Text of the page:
From scheduling to reporting to transcribing, there are many high-pressure demands placed on court reporters in their job. In over 30 years of reporting, here’s what’s changed.
In an interview with AdvocateDaily, Kim Neeson, President of Neeson Court Reporting, discusses pre-planning for court reporting requirements in large, complex trials.
Neesons was the firm of choice to provide realtime, rough draft and certified transcripts in the Robinson-Huron and Robinson-Superior Annuities trial held over the last several months in Northern Ontario. The case is a first of its kind, involving the interpretation of the annuity clause in treaties dating back to 1850.
Transcripts Assist the Efficiency of Public Inquiries
Neesons is providing same day rough draft and overnight certified transcripts in the Long-Term Care Homes Public Inquiry focusing on the tragic events caused by former nurse Elizabeth Wettlaufer.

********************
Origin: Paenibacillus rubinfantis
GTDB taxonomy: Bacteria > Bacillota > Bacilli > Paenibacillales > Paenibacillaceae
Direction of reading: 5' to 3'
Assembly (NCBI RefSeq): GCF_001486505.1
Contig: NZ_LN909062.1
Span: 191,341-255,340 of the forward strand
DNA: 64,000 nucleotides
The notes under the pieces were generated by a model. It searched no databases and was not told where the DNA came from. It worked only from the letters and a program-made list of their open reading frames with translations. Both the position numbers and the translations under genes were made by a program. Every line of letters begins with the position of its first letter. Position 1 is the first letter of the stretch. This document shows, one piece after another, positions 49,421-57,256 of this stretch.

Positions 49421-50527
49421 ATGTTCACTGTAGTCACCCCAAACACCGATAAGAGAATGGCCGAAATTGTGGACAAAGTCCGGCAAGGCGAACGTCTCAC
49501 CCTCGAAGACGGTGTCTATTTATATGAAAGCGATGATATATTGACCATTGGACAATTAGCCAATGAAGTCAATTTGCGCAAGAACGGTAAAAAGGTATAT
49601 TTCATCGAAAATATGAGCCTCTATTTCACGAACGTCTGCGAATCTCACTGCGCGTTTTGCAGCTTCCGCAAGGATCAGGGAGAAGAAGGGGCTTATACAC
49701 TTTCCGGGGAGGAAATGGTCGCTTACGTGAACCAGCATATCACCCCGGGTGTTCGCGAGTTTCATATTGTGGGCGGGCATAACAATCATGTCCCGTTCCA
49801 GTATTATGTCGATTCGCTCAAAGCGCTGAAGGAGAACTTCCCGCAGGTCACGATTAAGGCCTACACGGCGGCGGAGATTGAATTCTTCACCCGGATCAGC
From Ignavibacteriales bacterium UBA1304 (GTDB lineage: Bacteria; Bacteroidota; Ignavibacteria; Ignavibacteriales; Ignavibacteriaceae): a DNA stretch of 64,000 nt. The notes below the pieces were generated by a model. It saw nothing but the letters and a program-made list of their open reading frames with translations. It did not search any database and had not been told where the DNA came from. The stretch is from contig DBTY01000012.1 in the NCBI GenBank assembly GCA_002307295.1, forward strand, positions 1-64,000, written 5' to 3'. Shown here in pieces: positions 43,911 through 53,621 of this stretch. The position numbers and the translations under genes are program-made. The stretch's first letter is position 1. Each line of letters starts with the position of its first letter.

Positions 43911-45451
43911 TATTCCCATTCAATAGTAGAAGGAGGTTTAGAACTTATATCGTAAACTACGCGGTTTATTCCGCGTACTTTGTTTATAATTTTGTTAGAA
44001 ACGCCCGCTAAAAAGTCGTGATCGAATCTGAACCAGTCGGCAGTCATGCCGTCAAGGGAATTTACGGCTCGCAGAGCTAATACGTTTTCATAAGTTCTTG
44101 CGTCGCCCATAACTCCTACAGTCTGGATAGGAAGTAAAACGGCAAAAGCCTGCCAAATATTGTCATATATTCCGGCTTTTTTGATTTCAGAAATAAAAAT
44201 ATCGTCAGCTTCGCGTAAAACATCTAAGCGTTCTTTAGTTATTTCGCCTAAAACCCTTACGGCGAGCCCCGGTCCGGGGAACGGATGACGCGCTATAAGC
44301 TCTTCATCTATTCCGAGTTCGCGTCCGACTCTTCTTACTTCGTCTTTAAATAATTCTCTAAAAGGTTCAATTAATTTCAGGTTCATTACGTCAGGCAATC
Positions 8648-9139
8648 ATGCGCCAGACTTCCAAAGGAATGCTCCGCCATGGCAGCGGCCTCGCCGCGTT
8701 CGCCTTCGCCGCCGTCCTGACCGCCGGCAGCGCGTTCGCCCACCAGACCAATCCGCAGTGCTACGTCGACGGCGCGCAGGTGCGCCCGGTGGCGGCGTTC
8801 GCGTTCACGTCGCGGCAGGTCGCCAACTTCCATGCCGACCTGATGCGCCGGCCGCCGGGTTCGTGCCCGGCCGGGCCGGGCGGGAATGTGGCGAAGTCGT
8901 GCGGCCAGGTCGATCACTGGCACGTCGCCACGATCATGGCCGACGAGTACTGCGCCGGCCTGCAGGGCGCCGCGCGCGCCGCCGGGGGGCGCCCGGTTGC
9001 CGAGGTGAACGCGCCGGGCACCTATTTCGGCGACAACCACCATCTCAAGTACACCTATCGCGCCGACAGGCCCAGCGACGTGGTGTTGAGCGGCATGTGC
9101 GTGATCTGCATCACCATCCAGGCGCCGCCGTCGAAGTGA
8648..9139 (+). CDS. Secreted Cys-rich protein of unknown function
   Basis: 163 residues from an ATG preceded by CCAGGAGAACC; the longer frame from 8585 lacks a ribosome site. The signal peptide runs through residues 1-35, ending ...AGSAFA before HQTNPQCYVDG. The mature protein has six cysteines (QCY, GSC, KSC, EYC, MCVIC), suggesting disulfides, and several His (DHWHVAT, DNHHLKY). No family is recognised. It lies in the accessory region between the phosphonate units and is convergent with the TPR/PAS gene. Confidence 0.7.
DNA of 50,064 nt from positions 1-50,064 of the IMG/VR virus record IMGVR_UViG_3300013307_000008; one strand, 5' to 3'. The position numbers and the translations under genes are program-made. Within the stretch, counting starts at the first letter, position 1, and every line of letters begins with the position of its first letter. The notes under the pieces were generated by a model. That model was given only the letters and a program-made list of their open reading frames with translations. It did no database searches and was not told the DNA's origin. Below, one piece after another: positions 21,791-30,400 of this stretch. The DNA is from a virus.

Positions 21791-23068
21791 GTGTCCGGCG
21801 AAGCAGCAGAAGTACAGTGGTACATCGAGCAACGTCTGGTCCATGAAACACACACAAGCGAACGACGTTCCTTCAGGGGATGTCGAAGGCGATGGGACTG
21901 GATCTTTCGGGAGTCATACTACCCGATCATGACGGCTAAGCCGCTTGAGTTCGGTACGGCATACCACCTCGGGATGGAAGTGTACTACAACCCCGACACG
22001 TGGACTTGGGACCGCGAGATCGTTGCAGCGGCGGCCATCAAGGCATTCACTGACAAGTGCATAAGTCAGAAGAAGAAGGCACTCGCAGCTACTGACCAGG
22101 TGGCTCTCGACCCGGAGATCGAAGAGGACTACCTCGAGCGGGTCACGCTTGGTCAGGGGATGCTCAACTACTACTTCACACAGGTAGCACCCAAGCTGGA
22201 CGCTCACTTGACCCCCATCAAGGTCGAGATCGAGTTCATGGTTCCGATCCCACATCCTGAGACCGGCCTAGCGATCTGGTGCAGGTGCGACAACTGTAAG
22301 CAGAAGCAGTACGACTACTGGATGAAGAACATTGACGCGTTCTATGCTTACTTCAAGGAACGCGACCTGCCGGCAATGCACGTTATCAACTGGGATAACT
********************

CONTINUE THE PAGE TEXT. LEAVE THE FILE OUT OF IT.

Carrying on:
Out-of-town witnesses or counsel can now avail themselves of appearing virtually in Toronto's downtown courthouses.
Neesons brings answers to questions about implementing technology in every day situations.
Court Reporting is a tough job, particularly on our bodies. But with these self-care options, captioners and court reporters might just feel better at the end of a long day. Kim Neeson (she of the very long neck and torso!) shares her experience.
All out-of-court cross-examinations are not billed equally.
As a working realtime court reporter and owner of Neesons, I’ve experienced stress in its many forms over the years. When I started court reporting, lawyers and judges spoke more for the record; breaks were longer; the rush just wasn’t the same. Today, the pace at which lawyers speak, the expedited transcript delivery, and the amount of time court reporters are sitting either at their shorthand machines or laptop computers has increased significantly. And they said computers would give us a...